July 25, 2022 -- A preclinical study shows in vitro evidence that reveals the preference of certain receptors to form homodimeric complexes and tetrameric complexes, which relates to the addictive effects of opioids.
Previous studies have shown heteromers of µ-opioid receptors (MORs) and galanin Gal receptors (GalRs) localized in the mesencephalon impact the dopaminergic effects of opioids. The current research uses a peptide-interfering approach combined with biophysical and biochemical techniques, including total internal reflection fluorescence microscopy to study the structure of these receptors (Pharmacological Research, August 2022). The team found that when MOR and GalR are expressed individually, they show a predominant homodimeric structure. However, the two form functional heterotetramers when co-expressed.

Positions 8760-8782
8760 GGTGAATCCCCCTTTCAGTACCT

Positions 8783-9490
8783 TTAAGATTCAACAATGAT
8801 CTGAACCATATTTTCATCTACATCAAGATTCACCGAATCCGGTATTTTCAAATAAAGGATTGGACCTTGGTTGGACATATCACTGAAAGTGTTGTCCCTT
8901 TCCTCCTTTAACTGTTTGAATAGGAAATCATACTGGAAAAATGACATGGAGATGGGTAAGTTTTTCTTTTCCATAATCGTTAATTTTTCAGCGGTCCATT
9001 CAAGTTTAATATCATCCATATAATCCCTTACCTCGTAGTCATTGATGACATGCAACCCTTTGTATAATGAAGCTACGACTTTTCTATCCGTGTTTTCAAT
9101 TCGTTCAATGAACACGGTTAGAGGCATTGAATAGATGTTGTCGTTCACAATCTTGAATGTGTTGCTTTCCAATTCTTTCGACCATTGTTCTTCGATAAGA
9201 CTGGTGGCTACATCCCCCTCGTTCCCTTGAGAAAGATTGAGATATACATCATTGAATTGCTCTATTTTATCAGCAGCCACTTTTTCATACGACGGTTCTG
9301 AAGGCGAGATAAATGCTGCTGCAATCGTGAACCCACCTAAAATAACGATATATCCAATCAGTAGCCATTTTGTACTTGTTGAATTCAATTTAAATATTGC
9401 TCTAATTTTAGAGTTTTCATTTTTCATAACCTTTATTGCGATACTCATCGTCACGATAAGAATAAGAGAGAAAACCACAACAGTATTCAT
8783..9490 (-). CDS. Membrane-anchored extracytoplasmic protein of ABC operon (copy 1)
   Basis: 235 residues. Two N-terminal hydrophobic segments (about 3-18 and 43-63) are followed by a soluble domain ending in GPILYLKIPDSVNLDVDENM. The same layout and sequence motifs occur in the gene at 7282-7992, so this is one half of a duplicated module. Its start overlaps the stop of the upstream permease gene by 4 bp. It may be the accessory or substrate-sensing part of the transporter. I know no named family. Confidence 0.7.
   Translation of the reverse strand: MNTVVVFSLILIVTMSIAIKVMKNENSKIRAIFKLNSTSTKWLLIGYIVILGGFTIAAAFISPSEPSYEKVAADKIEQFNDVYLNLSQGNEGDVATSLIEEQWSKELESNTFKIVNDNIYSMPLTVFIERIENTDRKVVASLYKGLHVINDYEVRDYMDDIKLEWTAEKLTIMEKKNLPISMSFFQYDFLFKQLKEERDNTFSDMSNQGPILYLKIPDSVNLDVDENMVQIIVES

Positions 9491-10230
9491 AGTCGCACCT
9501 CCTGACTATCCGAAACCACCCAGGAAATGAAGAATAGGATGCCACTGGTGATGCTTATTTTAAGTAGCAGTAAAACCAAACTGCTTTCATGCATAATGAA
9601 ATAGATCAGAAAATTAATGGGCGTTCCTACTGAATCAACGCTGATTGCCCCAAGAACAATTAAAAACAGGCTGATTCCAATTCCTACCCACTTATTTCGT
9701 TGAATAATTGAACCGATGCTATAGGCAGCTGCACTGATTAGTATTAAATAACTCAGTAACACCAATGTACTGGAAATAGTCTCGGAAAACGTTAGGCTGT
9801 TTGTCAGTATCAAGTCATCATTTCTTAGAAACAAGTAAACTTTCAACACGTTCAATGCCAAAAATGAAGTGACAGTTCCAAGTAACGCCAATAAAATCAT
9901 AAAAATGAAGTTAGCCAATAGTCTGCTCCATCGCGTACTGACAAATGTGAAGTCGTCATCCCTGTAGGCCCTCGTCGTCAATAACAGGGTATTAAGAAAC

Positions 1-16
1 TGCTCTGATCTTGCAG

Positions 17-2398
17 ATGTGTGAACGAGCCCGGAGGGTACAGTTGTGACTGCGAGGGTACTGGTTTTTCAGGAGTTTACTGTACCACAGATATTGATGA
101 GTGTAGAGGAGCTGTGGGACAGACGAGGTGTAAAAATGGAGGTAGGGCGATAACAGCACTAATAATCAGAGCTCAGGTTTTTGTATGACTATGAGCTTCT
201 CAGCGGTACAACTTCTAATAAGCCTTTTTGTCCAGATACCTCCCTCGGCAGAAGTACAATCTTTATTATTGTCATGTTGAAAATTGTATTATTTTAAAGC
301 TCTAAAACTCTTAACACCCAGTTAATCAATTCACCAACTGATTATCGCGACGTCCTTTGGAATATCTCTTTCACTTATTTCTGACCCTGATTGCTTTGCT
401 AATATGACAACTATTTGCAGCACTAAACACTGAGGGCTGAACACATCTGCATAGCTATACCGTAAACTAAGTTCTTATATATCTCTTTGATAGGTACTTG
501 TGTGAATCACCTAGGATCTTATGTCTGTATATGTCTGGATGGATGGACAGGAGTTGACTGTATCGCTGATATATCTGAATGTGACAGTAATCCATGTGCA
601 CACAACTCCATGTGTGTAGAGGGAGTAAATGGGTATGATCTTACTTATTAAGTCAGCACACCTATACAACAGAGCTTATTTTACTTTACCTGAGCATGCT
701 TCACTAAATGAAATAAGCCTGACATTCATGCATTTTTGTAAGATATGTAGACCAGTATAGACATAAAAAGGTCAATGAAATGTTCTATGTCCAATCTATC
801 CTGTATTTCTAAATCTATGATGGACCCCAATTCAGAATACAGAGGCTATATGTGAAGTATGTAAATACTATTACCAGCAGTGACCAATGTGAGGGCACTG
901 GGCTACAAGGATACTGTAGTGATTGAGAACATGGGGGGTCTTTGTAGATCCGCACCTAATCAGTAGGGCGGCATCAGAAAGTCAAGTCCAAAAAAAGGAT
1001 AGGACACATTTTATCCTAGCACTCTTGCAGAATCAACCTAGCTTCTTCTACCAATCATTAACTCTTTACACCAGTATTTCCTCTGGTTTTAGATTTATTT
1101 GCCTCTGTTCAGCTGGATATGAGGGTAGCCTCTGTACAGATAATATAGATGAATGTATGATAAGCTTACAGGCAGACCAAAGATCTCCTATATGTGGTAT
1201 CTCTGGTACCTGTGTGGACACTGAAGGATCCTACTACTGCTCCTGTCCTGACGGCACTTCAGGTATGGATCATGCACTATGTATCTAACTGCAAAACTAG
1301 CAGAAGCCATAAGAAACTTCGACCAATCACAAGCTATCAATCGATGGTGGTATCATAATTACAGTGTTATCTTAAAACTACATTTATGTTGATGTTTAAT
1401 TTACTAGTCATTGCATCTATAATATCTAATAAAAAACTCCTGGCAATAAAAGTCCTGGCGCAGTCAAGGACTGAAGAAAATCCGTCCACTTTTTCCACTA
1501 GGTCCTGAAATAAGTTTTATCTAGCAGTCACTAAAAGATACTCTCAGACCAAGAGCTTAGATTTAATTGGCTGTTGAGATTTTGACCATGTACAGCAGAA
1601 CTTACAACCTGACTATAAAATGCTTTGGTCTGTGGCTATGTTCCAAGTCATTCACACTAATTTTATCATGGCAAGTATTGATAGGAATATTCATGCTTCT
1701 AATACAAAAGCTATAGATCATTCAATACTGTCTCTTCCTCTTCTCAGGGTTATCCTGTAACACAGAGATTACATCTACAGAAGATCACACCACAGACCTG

A heteromerization-dependent change in the GalR homodimeric interface leads to a switch in G-protein coupling from inhibitory Gi to stimulatory Gs proteins. The MOR-GalR heterotetramer, bound to Gs via the GalR homodimer and Gi via the MOR homodimer, provides the framework for a Gs-Gi antagonist interaction at the adenylyl cyclase level.
By identifying the nature of these receptors, it will facilitate the future design of opioid drugs that can bind with a greater affinity or can bind more effectively the signal pathways with µ-opioid receptor homodimers than with the MOR-Gal1R heterotetramers.
In essence, the µ-opioid receptor drugs would be capable of discriminating between homodimers of these compounds and their heterotetramers with galanin receptors. Combining opioid ligands with Gal1R ligands that bind to the heterotetramer would inhibit activating the dopamine system and, therefore, addiction.